A function (or more strictly, a well-defined function) is a rule that assigns to every element in a set exactly one element, called the image, from another set . The set is called the domain, while the set is called the codomain. The subset of the codomain which precisely contains the set of all values that are assigned to some value in the domain is called the range
When defining a function with domain and codomain , it is common to denote it by .
For example, the function could be defined by the formula
Formally, a relation from a set to set is said to be a function if it satisfies the following properties:
The first condition asserts that every element in the domain has an image in the codomain, while the second states that such an image is unique. This definition, however, allows the following possibilities for a function:
- Two or more distinct elements in the domain may have the same image;
- One or more element in the codomain may not be the image of any element in the domain.
With those possibilities in mind, we may define a function to be one of these three types of functions:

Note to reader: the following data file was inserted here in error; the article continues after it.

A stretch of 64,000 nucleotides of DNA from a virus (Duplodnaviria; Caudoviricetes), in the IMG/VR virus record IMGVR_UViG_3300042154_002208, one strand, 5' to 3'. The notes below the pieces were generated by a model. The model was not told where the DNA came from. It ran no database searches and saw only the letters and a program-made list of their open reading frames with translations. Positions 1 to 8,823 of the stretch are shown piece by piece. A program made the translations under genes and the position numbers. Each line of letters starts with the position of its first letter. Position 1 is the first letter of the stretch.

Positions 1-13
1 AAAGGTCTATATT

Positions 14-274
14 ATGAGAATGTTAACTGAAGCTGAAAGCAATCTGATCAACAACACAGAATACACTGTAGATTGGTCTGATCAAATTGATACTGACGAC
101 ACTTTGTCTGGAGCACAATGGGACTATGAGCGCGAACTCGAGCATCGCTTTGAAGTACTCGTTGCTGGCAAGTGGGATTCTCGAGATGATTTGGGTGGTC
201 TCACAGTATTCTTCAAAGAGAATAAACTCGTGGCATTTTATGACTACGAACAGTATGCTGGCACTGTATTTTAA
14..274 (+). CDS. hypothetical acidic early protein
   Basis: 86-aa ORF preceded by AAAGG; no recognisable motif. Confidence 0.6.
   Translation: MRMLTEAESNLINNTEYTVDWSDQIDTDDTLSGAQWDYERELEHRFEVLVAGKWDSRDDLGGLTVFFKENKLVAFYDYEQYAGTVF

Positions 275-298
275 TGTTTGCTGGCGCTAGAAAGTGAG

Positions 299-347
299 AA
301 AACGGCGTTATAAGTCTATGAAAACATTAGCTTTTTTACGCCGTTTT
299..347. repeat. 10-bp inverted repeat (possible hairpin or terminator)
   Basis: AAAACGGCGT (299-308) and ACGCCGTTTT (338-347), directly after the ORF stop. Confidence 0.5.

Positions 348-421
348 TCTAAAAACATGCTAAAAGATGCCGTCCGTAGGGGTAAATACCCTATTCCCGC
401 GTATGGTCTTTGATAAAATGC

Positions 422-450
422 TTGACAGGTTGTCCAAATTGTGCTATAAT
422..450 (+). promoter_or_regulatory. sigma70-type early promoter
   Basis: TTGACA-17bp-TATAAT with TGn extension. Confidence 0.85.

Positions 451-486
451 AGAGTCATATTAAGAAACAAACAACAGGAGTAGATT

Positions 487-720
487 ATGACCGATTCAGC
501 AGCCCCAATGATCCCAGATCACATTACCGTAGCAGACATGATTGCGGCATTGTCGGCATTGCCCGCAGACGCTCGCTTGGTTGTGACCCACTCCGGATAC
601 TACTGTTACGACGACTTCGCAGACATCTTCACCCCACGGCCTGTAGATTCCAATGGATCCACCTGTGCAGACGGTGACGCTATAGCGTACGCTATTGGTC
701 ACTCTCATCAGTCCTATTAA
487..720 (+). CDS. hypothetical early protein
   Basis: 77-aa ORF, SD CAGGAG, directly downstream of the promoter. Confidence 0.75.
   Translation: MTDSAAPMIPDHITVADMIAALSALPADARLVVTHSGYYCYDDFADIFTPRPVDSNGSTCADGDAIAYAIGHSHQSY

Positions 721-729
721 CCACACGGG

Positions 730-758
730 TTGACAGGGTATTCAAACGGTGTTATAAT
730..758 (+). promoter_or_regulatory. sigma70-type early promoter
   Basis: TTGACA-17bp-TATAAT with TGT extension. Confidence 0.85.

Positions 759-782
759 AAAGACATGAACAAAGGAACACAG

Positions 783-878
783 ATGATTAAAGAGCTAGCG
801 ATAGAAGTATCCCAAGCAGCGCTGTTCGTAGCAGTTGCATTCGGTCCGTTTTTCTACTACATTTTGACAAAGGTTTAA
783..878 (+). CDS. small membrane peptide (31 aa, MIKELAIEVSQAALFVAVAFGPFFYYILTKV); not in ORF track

- Injection, injective function, or one-to-one: for any , if then ;
- Surjection, surjective function, or onto: for any , there exists an such that ;
- one-to-one correspondence, bijection, bijective function, or invertible, if is both injective and surjective.
As a function from a set to a set is formally a relation, which itself is a subset of the cartesian product , the notations (viewing as a relation), and are valid. However, whenever given an arbitrary , it is cumbersome in writing to state that "there exists a unique such that ". Therefore, we will define the preferred notation to refer to the aforementioned unique . Therefore, the following notations are equivalent:
- , when viewing as a subset of the Cartesian product ;
- , when viewing as a relation from to ;
In practice, a function is completely determined through a formula that assigns the variables. For example:
is the depending variable and is the independent one.